When one speaks of fencing the thought naturally flows to past eras, evoking images from the books of Alexandre Dumas or similar. It’s a practice that, in addition to its modern sportive version, always conserves a flavor of other times. In fact the art of the sword accompanies the history of the human race and his evolution up to our days, transforming herself with society through the centuries.

Fencing is today a sport diffused and well-known in the whole world, an Olympic sport in which protagonists arise from every country on Earth. Before this recent modern phase, however, the pages of history tell us of adventures and heroes, scholars and warriors, aristocracy and secret societies, in a kaleidescope of incredible and fascinating colors which we are trying to resume following, with the intention of building an introductory panorama looking at a world long gone and poorly known, even if it is rather interesting.



In the Italian language the term “Scherma” (Fencing) has the same root as the verb “schermare”, which means “to protect” and “to cover” and isn’t necessarily linked ot the sword. Once long ago, in fact, the word “Fencing” was assimilatable to a more ample meaning of combat, armed or not, and of personal defense.

The science of combat, along with its equipment, were in continuous evolution, and about this we have fairly detailed written documentation beginning with the year 1200, era of the oldest fencing treatise discovered, preserved in England in the Royal Armory of Leeds, known with the name of Manuscript I-33 or the London Tower Fechtbuch (with “Fechtbuch” was indicated the Germanic fencing treatises). An important german master of the XV century was Hans Talhoffer, author of four famous manuscripts (Gotha, Königsegg, Thott e 394A).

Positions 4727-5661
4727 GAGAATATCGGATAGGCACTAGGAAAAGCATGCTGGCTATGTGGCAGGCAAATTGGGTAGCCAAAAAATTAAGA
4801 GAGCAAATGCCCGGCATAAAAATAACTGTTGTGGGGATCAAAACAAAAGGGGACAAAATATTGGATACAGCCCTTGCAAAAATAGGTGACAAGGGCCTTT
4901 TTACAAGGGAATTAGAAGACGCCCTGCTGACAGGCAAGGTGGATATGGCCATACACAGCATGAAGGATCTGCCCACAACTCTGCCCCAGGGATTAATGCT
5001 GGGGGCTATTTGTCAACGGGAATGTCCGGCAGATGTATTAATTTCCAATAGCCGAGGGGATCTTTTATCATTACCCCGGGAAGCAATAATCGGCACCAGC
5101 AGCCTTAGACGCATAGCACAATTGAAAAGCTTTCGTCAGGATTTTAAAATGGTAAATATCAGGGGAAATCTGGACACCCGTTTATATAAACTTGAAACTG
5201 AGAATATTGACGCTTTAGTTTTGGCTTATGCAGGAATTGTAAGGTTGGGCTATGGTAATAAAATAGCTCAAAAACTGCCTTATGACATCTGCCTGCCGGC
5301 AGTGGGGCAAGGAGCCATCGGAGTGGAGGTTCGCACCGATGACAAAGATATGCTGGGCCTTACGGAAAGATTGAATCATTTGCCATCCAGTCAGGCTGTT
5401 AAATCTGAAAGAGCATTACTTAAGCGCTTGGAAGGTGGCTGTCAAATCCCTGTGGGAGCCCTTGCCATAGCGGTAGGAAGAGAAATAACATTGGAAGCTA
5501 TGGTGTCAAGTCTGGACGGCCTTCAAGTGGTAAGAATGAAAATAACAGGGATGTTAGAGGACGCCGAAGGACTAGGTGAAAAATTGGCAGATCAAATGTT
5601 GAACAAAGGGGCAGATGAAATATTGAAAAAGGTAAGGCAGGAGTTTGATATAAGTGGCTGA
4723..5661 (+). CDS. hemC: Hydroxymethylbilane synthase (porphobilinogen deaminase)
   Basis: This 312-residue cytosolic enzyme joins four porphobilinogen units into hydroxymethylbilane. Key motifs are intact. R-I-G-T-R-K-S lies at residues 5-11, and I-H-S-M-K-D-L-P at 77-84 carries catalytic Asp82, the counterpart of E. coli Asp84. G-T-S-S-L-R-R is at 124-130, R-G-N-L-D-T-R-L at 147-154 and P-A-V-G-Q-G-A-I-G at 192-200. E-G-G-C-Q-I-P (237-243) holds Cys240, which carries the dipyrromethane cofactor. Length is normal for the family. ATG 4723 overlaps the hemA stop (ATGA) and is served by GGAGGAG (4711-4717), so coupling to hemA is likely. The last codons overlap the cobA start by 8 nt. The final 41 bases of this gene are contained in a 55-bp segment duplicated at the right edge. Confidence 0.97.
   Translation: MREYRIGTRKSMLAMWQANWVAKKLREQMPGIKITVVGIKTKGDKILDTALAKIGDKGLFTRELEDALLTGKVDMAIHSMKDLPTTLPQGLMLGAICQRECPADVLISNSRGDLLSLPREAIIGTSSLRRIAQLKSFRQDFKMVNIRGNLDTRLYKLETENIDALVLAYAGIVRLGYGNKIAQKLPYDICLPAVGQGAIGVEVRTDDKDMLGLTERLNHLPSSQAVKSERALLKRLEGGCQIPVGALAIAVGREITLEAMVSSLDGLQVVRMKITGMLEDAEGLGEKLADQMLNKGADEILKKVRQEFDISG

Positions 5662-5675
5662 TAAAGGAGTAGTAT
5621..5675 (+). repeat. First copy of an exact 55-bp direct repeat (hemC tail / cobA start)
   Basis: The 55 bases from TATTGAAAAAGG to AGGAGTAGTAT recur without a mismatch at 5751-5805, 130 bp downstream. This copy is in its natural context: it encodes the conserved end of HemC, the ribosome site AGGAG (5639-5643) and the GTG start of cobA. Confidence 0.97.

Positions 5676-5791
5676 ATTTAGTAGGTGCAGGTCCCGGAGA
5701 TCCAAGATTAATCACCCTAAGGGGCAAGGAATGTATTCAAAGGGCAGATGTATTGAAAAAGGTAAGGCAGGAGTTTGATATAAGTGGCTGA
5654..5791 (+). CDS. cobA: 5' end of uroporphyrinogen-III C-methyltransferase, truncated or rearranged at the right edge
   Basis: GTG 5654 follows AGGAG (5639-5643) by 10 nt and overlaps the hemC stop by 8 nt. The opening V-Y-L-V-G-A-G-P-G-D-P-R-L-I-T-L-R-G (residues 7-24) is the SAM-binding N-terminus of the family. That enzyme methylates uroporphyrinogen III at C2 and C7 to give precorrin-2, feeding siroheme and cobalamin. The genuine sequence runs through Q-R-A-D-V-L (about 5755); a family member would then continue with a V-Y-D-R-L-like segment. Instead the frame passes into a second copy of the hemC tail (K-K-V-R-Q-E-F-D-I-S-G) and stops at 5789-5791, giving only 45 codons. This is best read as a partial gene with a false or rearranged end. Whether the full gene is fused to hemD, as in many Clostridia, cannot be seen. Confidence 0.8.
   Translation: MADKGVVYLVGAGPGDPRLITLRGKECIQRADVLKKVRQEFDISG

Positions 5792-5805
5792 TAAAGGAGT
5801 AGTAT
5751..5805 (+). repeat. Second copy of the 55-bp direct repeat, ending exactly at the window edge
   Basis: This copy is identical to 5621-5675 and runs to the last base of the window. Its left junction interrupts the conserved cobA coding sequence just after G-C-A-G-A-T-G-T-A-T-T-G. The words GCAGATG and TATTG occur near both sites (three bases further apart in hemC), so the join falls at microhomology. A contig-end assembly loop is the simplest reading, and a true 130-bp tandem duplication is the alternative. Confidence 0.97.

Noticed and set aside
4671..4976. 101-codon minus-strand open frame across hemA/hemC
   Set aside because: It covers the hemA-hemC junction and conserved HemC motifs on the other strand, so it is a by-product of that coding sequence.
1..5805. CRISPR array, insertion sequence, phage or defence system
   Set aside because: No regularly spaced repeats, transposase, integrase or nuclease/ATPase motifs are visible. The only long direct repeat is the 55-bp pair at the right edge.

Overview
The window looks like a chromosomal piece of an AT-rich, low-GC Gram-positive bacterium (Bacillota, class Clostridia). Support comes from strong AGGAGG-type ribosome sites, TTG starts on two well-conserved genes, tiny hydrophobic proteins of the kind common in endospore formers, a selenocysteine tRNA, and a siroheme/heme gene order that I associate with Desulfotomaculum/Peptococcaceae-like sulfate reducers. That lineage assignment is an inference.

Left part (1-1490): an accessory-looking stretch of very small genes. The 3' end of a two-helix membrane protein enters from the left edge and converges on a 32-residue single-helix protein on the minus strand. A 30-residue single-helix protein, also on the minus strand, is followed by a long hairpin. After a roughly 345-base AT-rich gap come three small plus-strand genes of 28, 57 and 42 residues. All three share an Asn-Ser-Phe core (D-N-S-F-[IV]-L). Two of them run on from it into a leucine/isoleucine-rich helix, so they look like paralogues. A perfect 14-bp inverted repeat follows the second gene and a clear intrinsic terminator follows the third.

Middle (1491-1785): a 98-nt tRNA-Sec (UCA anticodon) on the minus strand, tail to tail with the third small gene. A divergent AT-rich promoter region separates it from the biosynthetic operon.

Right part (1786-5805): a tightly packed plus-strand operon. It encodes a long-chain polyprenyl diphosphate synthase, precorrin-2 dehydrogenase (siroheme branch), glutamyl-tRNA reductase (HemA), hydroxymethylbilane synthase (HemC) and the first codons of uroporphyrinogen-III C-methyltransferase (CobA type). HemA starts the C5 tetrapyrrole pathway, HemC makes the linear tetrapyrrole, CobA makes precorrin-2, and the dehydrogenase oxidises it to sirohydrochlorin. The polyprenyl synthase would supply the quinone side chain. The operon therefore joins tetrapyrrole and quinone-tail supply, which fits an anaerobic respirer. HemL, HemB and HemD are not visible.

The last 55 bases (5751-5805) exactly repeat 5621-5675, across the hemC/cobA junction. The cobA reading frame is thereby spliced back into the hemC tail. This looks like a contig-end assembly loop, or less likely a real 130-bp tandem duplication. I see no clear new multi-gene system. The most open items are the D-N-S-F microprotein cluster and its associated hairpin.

The most antique treatise of Italian Fencing was written by the master Fiore dei Liberi, to the Marquis Niccolò III d’Este, and is dated at 1409-1410. This text, called the Flos Duellatorum, describes the combat of its era fairly completely, with a large variety of both large and small weapons, as well as combat without weapons. A large part of this treatise is dedicated to the dagger, to the use of batons, and to fighting techniques very similar to the idea of the personal defense moves we have today. The techniques are explained using illustrations and brief texts in rhyme, difficult to interpret in its medieval Italian dialect. The Flos Duellatorum influenced various following texts, like De Arte Gladiatoria Dimicandi, writed in 1482-1487 by Filippo Vadi.

In the present age a lot of practicers around the world are working hard to resuscitate the knowledge of the ancient treatises like the Flos.


In the following century the art of war began to change, influenced by the use of firearms, and the sword began to be used more as a personal defense weapon for urban use, losing its importance as a military instrument. The “tuck” sword (“Spada da Stocco”) was used in the military field until the end of the 1500’s, and was subsequently gradually abandoned along with the heavy armor of the previous medieval period. Instead it became, until the 19th century (in other words, for as long as the epoch of Church power endured) a symbolic and traditional object that the pope’s offered as a gift to illustrious persons who served the Catholic faith with fervor: also known as “blessed sword”, it was the famous “stocco pontificio”.